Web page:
Saturday, May 31, 2014


Hier geht's zur deutschen Version dieses Post

After reading Don Sadowsky's guest post "The Hole Truth" on Barbara's wonderful blog
 "Bread & Companatico", I knew I had met a kindred spirit. 

Beginning with his nouvel interpretation of Munch's famous painting - how lame seemed my 12th grade essay on the same subject in comparison! - he mused on the holeyness of bread, going back to the caveman's gritty gruel and ending his discourse with St. Chad's holey grail at Tartine.

Eager to further this hole discussion I invited Don to share more of his eye-opening insights with a guest post on my humble blog. He graciously accepted, so I'm happy to present to you:


I have a huge amount of respect for people like Daniel Leader. He treks all the way from the U.S. to Europe and dodges rolling boulders, booby traps and angry natives to find THE guy who makes the best kringenschmaltzenblinkenbrot in the world.

Daniel Leader's French Walnut Bread - not authentic?

Then he spends a decade cleaning out the stables so that the master will teach him the secrets to put in a cookbook for the likes of you and me. I’ve made some of his breads, and they’re fantastic. Authentic breads, people say.

You know another group I have great respect for? Bakers who take difficult ingredients that have been used since the dawn of time to make bricks, and manage to turn them into gorgeous, airy and perfectly shaped loaves better than anything I could make with the finest wheat flour and Peter Reinhart looking over my shoulder making helpful suggestions.

They’ll use 100% einkorn or barley to create a boule that’s better supported than a suspension bridge (and tastier too!).

100% Einkorn - solution to our crumbling infrastructure?

Well crafted, impressive breads? Certainly. Authentic bread like what folks ate in the old days? Not so much. Do you really think that most people dined upon lovingly baked loaves made with golden wheat from tall fronds waving in a gentle breeze and harvested on a sunny afternoon by a smiling Tuscan ragazza in colorful garb?

Snort. Real breads were made with rancid, weevily flour, badly milled and mixed with whatever powdery substance the baker had on hand, because flour was expensive and he had to sell the bread at the price that the local authorities dictated.

Only God and the baker knew what's in the bread

Chalk, sawdust, plaster, alum, clay, ammonium and hemp were just some of the unnatural additives used to bulk up both the breads and the profits of the baker. Yes, some people could pay black market prices for white unadulterated bread, but the lumpenproletariat majority had little choice in the matter.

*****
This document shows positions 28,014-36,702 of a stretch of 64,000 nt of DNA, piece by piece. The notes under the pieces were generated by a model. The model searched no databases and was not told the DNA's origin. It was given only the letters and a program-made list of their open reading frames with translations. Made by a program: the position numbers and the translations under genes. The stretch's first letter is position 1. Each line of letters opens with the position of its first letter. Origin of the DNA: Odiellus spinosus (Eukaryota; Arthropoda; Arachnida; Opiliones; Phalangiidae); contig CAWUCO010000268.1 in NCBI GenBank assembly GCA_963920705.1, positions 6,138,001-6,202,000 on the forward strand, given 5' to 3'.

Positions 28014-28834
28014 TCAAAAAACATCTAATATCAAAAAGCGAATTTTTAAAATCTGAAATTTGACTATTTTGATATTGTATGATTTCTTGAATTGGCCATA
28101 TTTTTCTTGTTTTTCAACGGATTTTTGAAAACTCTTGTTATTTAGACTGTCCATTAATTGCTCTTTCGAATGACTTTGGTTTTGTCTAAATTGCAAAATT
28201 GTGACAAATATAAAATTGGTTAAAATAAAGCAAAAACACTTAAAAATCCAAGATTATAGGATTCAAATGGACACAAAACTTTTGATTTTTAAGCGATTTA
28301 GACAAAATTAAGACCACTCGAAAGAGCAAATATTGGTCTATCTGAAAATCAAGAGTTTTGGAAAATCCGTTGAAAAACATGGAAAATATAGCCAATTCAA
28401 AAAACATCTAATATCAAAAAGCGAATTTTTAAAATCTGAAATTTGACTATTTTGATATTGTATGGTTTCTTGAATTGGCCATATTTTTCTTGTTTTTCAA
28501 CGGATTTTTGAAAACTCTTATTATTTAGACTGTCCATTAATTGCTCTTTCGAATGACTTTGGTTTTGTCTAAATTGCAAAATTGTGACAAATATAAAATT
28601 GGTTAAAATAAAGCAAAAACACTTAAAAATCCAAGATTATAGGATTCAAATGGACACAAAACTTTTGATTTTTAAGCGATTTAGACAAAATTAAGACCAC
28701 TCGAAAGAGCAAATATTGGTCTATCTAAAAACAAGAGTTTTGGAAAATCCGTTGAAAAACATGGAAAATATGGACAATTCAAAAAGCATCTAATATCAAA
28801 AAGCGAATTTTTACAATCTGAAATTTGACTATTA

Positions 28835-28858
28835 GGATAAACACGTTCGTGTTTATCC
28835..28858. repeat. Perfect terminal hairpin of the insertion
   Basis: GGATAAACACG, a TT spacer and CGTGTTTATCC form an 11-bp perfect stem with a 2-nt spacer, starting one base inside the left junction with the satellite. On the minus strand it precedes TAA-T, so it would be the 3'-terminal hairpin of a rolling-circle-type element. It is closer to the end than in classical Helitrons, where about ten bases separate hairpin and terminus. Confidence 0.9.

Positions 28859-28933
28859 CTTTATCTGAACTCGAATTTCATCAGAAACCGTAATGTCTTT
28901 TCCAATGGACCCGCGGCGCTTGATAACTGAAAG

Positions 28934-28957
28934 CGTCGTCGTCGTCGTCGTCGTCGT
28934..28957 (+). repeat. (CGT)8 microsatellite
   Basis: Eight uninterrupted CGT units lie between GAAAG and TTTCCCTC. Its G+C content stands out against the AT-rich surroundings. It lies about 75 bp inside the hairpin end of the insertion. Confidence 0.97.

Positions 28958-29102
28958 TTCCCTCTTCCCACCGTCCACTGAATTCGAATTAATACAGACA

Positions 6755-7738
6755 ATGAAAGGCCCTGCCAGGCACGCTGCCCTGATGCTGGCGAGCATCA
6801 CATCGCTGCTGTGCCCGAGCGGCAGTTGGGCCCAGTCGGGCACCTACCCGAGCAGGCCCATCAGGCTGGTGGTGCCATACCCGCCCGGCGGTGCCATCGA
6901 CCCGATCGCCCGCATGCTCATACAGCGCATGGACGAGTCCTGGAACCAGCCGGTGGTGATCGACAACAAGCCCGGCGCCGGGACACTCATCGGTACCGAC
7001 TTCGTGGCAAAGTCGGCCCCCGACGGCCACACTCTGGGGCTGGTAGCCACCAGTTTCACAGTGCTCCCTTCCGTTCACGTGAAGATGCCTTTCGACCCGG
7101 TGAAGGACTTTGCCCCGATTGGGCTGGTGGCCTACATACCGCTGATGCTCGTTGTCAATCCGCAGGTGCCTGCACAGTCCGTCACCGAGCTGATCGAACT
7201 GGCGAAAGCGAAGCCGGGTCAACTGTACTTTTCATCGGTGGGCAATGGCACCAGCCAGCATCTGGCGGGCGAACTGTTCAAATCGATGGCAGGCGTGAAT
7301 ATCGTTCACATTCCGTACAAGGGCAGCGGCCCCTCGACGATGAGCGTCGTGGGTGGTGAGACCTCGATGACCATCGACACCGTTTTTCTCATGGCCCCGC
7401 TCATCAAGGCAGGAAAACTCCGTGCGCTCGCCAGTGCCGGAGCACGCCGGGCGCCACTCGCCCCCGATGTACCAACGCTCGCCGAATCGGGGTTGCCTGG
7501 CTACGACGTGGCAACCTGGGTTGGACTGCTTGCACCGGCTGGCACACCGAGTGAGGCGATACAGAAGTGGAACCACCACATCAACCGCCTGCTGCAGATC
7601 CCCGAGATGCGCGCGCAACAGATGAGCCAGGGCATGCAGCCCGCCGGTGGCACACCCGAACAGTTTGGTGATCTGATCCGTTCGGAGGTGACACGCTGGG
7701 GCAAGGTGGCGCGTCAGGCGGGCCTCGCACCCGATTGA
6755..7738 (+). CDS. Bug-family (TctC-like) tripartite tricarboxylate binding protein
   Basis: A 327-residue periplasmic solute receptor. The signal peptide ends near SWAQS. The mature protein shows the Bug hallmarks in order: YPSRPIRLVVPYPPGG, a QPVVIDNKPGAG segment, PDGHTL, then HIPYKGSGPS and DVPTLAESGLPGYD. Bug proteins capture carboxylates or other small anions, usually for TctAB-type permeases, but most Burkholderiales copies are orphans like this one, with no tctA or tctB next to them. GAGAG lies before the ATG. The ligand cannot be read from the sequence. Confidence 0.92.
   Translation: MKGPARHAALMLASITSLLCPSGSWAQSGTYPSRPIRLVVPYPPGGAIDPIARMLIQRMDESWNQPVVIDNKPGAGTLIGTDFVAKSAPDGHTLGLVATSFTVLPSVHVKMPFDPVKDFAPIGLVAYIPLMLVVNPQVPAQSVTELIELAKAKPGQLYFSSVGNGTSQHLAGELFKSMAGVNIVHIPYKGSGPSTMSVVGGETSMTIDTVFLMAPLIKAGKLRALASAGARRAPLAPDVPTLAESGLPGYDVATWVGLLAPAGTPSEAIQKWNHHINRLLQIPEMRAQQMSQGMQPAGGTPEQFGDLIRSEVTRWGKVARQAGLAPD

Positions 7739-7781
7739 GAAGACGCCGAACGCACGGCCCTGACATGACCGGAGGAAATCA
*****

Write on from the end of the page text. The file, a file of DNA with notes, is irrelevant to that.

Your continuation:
Add the quest for authenticity to high wire experimentation with early progenitors of gluten-free ingredients and what do you get? Probably a disaster, but if a disaster was good enough for our ancestors, it’s good enough for us. So herewith,


Ingredient             Weight*        Baker’s Percentage**
Plaster of Paris        100g                25%
Chalk***                   100g                25%
Clay                         100g                25%
Sawdust                   100g                25%
Yeast                            8g                  2%
Salt                               8g                  2%
Water****                   280g                70%

* Despite extensive searching (at least 45 seconds) I was unable to find authoritative accounts of just how much of each ersatz ingredient was typically used, because surprisingly bakers kept such information close to their flour-stained vests. Who knew? So I picked round numbers.

** Calculation of baker’s percentage caused me some consternation, since none of the dry ingredients are really flour. But since they were substituted for flour, I figured I’d count them as such.  Baker’s math junkies feel free to weigh in.

*** Pro tip: Pound the pieces of chalk into powder before mixing, unless your intent is to use the bread to write on a blackboard.

**** I did some googling and could not find any online sources of water guaranteed to harbor cholera. I hope you will excuse this egregious anachronism.

Step 1. Purchase the ingredients at your local baker’s supply store:

Your local baker's supply store has everything you need for authentic bread

Step 2. Mix. Toss everything together in that hideous bowl you got at your wedding which you’ve been meaning to throw out all these years but never did (you’ll want to after this). Stir. DO NOT AUTOLYSE – plaster sets.

Our flours, clockwise from top left: clay*****, sawdust, plaster, chalk